The 4th of July parade in New Suffolk is a gloriously simple march each year. Observers unfold their chairs to watch tractors pull trailers full of wide-smiled children dressed as lobsters and crabs. Someone pulls a sailboat full of candy-tossing cousins dressed in hula skirts while a giggling bunch of “North Forks” (or babies wrapped in aluminum foil) bop to “Surfin’ USA”. There are antique cars, marching bands and one great old guy who wears a cardboard sign around his neck each year, counting the years to his 90th and now his 100th birthday. Neither he, nor I, have missed the parade in over two decades. I am happy to report that he arrived this year, with his sign, a few days from 98. We all follow the parade to the waterfront, where the Declaration of Independence is read aloud, prizes are given for the best aluminum fork or lobster costume and the town feasts on hot dogs, lemonade and apple pie, provided by the owner of Robin’s Island, who none of us have met but whom we all call by his surname, “Bacon”.
In July of 2008, my gray tabby cat, made the journey with me. His life as a neutered, indoor cat did nothing to quell his need for adventure. He preferred that his cage be placed high on the “hump” in the backseat of my car where he could peer through the windshield. A great road trip partner, he never needed a bathroom break, could wait to eat and was easily pacified with a few seconds of baby talk and a pat on the head.
The weather was perfect the night before the parade in 2008. Reggie, the tabby, hunkered down under a bed to wait out the occasional pre-4th firework. Visitors arrived through the night and after an evening of food, drinks and merriment, the human guests drifted into our rooms with the bay air cooling us through the open windows. The very same, saline, bay air that wreaks havoc on the door hinges each year.
A new guest in the home would not know that you had to pull door closed and jiggle the handle to secure it. A new guest, did not know this very fact on July3rd, when he inadvertently left the door ajar through the night. At some point between the hours of midnight and early morning, Reggie, set off on his own version of Independence Day and when I groggily searched the cottage the next morning, he was gone.
I was not immediately concerned. He had wandered off before and always stayed close yet over coffee that morning, someone in the house reported hearing a cat fight in the middle of the night outside their window. I swallowed hard and scurried out to the front of the house, where I found tufts of orange fur dancing around the front lawn like tumbleweeds. If Reggie had been involved in the making of this feline crime scene, one thing was certain, he had put up a good fight. Everyone gulped down the last remains of breakfast and set off in pairs to search…returning 2 hours later empty handed. My stomach sank, not only because he had not been found but because the parade was about to begin.
The parade, my most beloved East End event, with its marching band, fire truck sirens and singing children was loud, VERY loud, in fact, too loud for today’s particular challenge. I put on my best “game face” and settled into my seat to watch the start of the parade when it occurred to me that, in moments, every resident with a pair of eyes would be gathered en masse around a PA system. The parade coordinators were happy to oblige my request to announce Reggie’s absconding and were heartfelt when they asked the town to help a woman find her cat. Dozens of people approached me with hugs and arm rubs, vowing to help me look and filled me with hope. I spent the afternoon making posters and hanging them all over town. Every light post and electric pole was papered with a photo and a phone number. By nightfall, the whole town was on the job, searching under their decks and in their shrubs…just in time for the cacophony of fireworks that drove Reggie further into hiding.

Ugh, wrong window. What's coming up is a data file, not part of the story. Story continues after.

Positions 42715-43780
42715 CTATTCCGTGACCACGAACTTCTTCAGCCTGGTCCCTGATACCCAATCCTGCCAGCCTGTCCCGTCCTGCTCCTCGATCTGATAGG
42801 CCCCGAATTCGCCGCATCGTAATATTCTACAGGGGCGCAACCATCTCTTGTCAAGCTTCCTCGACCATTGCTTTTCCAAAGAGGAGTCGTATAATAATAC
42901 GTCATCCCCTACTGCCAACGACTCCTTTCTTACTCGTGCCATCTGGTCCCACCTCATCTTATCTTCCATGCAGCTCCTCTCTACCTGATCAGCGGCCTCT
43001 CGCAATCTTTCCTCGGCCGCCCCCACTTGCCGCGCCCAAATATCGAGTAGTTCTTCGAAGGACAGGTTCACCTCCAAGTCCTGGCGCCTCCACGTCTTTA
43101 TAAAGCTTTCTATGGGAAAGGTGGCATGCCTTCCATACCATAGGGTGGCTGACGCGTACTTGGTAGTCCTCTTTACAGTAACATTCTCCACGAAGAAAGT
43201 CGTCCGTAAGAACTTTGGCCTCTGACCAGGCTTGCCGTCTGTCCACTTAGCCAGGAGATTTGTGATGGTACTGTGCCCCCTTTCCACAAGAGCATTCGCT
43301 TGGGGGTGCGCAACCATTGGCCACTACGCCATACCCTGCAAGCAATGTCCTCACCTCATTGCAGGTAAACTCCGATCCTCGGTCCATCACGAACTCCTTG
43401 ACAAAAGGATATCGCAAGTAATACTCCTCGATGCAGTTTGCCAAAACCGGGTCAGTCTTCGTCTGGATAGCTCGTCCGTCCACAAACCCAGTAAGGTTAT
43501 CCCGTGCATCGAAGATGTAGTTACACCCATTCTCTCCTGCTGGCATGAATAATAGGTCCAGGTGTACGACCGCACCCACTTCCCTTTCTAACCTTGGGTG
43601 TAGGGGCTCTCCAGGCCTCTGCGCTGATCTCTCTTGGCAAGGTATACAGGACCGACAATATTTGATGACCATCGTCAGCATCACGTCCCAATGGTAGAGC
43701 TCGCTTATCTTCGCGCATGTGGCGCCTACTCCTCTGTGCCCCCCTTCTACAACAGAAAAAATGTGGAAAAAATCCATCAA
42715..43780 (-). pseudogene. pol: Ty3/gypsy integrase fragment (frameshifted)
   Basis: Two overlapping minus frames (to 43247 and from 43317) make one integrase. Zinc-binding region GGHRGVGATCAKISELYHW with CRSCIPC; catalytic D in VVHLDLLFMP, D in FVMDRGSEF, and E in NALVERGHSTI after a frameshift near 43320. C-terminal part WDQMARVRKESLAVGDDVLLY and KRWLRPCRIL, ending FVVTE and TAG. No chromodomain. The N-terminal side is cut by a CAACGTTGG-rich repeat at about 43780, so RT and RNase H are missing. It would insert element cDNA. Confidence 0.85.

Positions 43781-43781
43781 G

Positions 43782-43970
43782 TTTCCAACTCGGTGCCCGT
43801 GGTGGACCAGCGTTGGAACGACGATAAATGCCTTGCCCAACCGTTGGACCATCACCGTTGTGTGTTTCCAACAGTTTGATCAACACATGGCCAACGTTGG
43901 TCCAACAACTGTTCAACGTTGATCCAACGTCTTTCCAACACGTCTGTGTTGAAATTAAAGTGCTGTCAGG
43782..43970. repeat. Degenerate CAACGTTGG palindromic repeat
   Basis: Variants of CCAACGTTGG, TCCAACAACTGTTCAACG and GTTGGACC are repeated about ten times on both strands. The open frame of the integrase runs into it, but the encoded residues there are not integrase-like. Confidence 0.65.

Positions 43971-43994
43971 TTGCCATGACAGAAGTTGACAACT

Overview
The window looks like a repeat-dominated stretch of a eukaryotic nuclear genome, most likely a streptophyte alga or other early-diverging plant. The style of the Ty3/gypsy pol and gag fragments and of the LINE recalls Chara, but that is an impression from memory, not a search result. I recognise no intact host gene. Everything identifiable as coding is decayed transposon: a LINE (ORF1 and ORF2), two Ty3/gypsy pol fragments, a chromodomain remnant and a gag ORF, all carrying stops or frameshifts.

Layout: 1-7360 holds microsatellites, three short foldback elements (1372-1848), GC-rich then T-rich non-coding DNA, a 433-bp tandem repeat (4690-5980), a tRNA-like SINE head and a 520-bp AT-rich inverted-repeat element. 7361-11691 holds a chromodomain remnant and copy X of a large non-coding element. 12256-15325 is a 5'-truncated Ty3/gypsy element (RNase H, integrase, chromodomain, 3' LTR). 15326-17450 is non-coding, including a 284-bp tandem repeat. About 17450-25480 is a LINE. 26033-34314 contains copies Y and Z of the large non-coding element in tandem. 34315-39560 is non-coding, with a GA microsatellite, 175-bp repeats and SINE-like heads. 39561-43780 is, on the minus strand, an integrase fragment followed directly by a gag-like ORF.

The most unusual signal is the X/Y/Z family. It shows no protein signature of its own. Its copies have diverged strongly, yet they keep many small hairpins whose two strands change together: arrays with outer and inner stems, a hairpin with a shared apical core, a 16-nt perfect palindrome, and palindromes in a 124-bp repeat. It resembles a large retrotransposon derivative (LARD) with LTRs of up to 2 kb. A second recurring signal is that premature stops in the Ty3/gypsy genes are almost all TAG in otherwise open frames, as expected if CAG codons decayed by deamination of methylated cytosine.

I made hourly walks around the town all weekend with whoever would join me, encountering people with stories of a gray tabby, Reggie’s would-be twin, save for a small patch of white fur on his neck. As I sat down to dinner the final night, for the first time, I was still enough to hear the sounds of children in the distance calling out “Reggie, “pspspspsps”, “come out Reggie”. I burst into a paradox of tears, stricken by loss and kindness. It’s a clumsy explanation but at that moment, I felt “community” for the first time in my life.
After I arrived home, I received a handful of calls each day about the gray tabby with the white neck but none about Reggie. After several days, the calls began to dwindle and I began to accept that he was gone for good. It was time to begin my life without him. I had a good long cry and set about the task of emptying my home of his toys and litter box.
On the 10th day from his disappearance, when the phone rang and someone said, “I think I have your cat”, I said, “Thank you very much for calling but he doesn’t have a white neck”. I was just about to hang up when she said, “Miss, this cat doesn’t have any white on his neck. He looks thinner than the photo in your flyer but we are pretty certain that it’s him.” I took a deep breath and listened as she spoke, “I gave him something to eat and he rolled around on the floor in the basement with my daughter and then fell asleep in her arms”. I had heard enough, I knew in my gut that it was him, that description was classic Reg”. I knew in my heart, that the very people who had given me hope, held onto it longer than I had and had found him for me.
Reggie never made another trip to the North Fork, in fact he never traveled again. At the age of seventeen, he now rolls around on the basement floor with my daughter. He falls asleep in the arms of the “new guest”, who is now my husband, no worse the wear, for the loss of one of the nine lives that he left behind in New Suffolk that Independence Day.